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Where Shall Wisdom Be Found?

Right now, I’m re-watching The Bletchley Circle. I was initially drawn to it because I thought it would take me back to the original World War II Bletchley story, about a group of singularly gifted women who intercepted and decoded vital enemy information and thereby saved countless numbers of lives. The relatively new drama, which was originally released in 2012, is set in 1952. It picks up on the only possible common denominator with the wartime story; that solving problems, and possibly saving the world, is so much more straightforward when you work together and when you only have one enemy to deal with at a time.

Or perhaps that is an oversimplification of what foiling the enemy in wartime really entails. Most of us have not known armed conflict at home, but it seems we are no nearer to solving the problems that divide us as nations and as societies than we were over 70 years ago.

For one thing, if we start from the premise that there is a common enemy, the enemy appears in so many guises that it is hard to name. Whatever it is, it sets us against each other, fomenting distrust and hatred in subtle and various ways. Sometimes, the enemy takes the form of a question which might determine a nation’s future, like Brexit. At other times, it embeds itself in the issue itself, so that the question becomes a vehicle for distrust and hatred. What you believe about Europe defines you in the minds of those who think differently, as a potential threat, a latent enemy. It can also hide unpalatable truths about how we think of our fellow human beings, whichever side of the question you come down on.

Twitter, and other instantaneous forms of pseudo-communication, foment this kind of distrust. A thread may begin as an invitation to exchange ideas, and even to find common cause, but this is seldom where it ultimately leads. Too often it degenerates into a platform for verbal abuse. Twitter is not for the faint hearted, but neither does it afford much help to those who are simply seeking the common good, including perhaps, a solution to the problem of climate change.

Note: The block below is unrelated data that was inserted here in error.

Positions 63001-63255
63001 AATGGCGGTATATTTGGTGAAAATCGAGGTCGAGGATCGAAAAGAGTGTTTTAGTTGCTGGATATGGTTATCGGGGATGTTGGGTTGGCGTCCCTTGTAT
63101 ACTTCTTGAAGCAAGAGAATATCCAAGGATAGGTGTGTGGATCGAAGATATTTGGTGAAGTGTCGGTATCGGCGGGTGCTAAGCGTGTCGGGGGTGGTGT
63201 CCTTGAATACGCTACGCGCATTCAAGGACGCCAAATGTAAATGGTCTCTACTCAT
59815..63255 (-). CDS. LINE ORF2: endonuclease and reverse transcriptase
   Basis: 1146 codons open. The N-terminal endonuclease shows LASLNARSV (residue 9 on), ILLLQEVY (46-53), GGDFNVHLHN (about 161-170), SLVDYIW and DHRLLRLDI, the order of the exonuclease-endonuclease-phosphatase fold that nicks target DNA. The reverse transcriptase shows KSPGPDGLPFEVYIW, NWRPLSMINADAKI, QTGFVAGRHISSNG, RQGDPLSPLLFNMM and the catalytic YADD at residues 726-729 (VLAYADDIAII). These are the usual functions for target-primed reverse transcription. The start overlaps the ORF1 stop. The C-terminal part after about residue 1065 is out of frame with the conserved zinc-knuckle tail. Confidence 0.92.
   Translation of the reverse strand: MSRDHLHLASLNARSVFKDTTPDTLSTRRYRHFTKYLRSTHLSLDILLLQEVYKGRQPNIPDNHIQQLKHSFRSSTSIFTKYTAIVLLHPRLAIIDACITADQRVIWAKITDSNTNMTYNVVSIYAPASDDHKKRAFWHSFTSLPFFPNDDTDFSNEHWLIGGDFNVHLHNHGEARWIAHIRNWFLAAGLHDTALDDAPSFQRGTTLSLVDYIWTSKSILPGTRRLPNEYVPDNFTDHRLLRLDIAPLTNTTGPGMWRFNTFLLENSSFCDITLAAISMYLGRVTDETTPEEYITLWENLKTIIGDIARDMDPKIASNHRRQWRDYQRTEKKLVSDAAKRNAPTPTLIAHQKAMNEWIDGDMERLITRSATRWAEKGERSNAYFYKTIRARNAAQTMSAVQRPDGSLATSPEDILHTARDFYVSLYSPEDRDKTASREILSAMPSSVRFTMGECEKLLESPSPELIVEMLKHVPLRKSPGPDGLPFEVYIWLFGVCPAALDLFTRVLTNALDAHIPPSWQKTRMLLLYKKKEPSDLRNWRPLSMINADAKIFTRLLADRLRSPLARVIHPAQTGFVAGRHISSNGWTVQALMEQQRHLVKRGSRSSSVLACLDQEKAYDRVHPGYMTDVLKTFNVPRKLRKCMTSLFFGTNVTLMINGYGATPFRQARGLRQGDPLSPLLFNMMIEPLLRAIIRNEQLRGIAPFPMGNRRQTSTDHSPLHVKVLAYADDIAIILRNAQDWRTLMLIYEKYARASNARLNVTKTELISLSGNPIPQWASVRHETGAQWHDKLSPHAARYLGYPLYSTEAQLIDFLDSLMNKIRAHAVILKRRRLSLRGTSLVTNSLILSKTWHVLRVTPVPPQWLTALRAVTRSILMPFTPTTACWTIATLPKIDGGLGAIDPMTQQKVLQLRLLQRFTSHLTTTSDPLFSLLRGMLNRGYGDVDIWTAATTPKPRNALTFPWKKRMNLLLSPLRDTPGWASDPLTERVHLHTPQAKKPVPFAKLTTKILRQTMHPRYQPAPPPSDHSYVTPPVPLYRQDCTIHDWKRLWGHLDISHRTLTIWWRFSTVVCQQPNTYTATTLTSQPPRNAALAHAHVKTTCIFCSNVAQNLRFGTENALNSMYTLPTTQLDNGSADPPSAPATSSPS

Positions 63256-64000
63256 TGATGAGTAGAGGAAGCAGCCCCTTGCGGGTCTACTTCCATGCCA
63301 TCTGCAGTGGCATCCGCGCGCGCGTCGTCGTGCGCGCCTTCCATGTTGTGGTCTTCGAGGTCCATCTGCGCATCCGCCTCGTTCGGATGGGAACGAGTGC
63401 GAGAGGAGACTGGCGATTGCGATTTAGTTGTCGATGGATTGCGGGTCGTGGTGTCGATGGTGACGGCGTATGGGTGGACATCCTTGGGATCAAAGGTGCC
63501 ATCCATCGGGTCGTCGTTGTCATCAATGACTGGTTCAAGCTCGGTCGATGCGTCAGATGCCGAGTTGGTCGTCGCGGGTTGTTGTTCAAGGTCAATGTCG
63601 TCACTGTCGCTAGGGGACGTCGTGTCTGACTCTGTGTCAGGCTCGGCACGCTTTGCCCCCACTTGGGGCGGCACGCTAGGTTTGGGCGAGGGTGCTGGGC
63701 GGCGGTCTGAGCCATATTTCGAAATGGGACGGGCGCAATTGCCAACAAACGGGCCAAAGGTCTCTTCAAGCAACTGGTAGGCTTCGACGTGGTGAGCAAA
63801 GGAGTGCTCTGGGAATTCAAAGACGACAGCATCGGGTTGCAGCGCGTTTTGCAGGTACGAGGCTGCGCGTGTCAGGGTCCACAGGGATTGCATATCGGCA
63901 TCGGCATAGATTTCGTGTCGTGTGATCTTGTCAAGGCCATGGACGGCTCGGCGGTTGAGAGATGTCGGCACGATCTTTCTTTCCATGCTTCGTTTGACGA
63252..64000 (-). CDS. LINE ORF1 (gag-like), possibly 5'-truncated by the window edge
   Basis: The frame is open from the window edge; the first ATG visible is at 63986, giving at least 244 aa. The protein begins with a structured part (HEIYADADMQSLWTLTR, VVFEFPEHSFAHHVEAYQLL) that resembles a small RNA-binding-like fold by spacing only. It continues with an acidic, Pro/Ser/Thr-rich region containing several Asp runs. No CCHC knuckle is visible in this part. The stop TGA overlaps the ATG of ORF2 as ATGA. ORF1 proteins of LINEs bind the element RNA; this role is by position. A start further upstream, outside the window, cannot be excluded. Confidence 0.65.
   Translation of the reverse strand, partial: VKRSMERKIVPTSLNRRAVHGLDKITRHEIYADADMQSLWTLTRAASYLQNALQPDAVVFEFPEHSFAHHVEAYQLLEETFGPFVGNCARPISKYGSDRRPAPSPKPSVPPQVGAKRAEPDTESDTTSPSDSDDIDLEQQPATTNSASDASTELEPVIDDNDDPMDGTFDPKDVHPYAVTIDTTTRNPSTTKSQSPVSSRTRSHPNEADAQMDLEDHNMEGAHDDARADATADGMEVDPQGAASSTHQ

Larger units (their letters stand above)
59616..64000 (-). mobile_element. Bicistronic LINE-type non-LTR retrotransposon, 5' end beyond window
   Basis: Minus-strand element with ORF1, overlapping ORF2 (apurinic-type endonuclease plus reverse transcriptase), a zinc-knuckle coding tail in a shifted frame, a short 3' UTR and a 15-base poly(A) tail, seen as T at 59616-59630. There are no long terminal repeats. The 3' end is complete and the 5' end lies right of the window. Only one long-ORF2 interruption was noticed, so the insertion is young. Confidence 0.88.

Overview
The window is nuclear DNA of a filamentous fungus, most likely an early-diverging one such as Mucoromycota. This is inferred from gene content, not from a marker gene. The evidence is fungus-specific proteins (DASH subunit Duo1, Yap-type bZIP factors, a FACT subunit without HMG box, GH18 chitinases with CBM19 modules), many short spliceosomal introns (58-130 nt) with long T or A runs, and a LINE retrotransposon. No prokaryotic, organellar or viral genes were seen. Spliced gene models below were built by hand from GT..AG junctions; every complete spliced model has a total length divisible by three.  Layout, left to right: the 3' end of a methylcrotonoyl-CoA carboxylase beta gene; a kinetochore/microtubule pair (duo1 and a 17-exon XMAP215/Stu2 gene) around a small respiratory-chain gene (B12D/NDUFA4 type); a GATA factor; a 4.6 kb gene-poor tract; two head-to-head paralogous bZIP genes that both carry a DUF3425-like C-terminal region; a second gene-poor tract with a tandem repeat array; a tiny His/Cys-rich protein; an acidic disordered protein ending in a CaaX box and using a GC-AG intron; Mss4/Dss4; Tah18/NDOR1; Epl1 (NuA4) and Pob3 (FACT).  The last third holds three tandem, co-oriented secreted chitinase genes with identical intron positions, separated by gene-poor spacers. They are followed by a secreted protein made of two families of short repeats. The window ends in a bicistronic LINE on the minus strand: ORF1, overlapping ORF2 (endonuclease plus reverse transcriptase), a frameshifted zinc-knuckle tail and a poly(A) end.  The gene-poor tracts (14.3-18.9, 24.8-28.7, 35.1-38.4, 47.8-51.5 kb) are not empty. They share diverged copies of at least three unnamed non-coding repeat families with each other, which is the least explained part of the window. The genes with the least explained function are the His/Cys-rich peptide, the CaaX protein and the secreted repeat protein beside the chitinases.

But, working on the assumption that most people feel that the risk to the planet posed by human-induced climate change is having a detrimental effect on the common good, social media becomes the primary motivator for change in this crucial area of concern. It is not that we all agree on how, whether, or when the slide to extinction needs to be reversed. It is simply that we seem to be of one mind about the need for it to happen. Could this signal the return of Wisdom?

Wisdom, if not outdated, is certainly misunderstood. It is usually coupled with a rather pedestrian idea of common sense.  But common sense makes no sense at all if it is not held in a deeper place of commonality, apart from humanity’s proclivity for auto-destruction. In other words, apart from what used to be called sin. We should have learned by now that we, as a species, are incapable of halting our own relatively imminent destruction (within the next century, if not much sooner), not to mention the destruction of countless thousands of other species with whom we share this planet and for whom we are accountable before Wisdom, the ultimate Good that embodies all other good, through Whom and in Whom all things were ‘made’, and here I refer to the beginning of the gospel of St. John.

The idea that we are accountable to a good which embodies all that has ever been good from ‘before the beginning’ puts a different slant on how we might confront together the enemy that threatens us. It is as much an existential enemy as it is a physical one. Being accountable to Wisdom, to the One ‘through whom all things were made’, means that we share in that life force. You could say that the life force of Wisdom is at one with all that is good and true about human beings, so that human nature is essentially good. This is what the mediaeval spiritual writer, Julian of Norwich taught for times which were as turbulent, in their own way, as ours.

If Julian was right about how Wisdom conceives of human beings, then the cardinal sin of our times is one of despair about the human condition, despairing in our will and capacity to the good. On the whole, despair comes in the shabbiest forms of disguise. Cynicism, apathy and procrastination, when it comes to the need for change in the way we feed ourselves and go about our daily lives, are perhaps the most common to all of us. It is not that difficult to stop using cling film, for example, or to insist that supermarkets only use bio-degradable bags for loose vegetables. It is also often possible to walk to wherever we need to get to by allowing sufficient extra time.

Overcrowded days and over busy schedules are significant, if indirect, contributing factors to global warming. And this takes us to the heart of the problem, or enemy, that we face. The enemy is nihilism, destructive purposelessness brought about by not having the will or the time to simply be at one with Wisdom, the source of Life itself.

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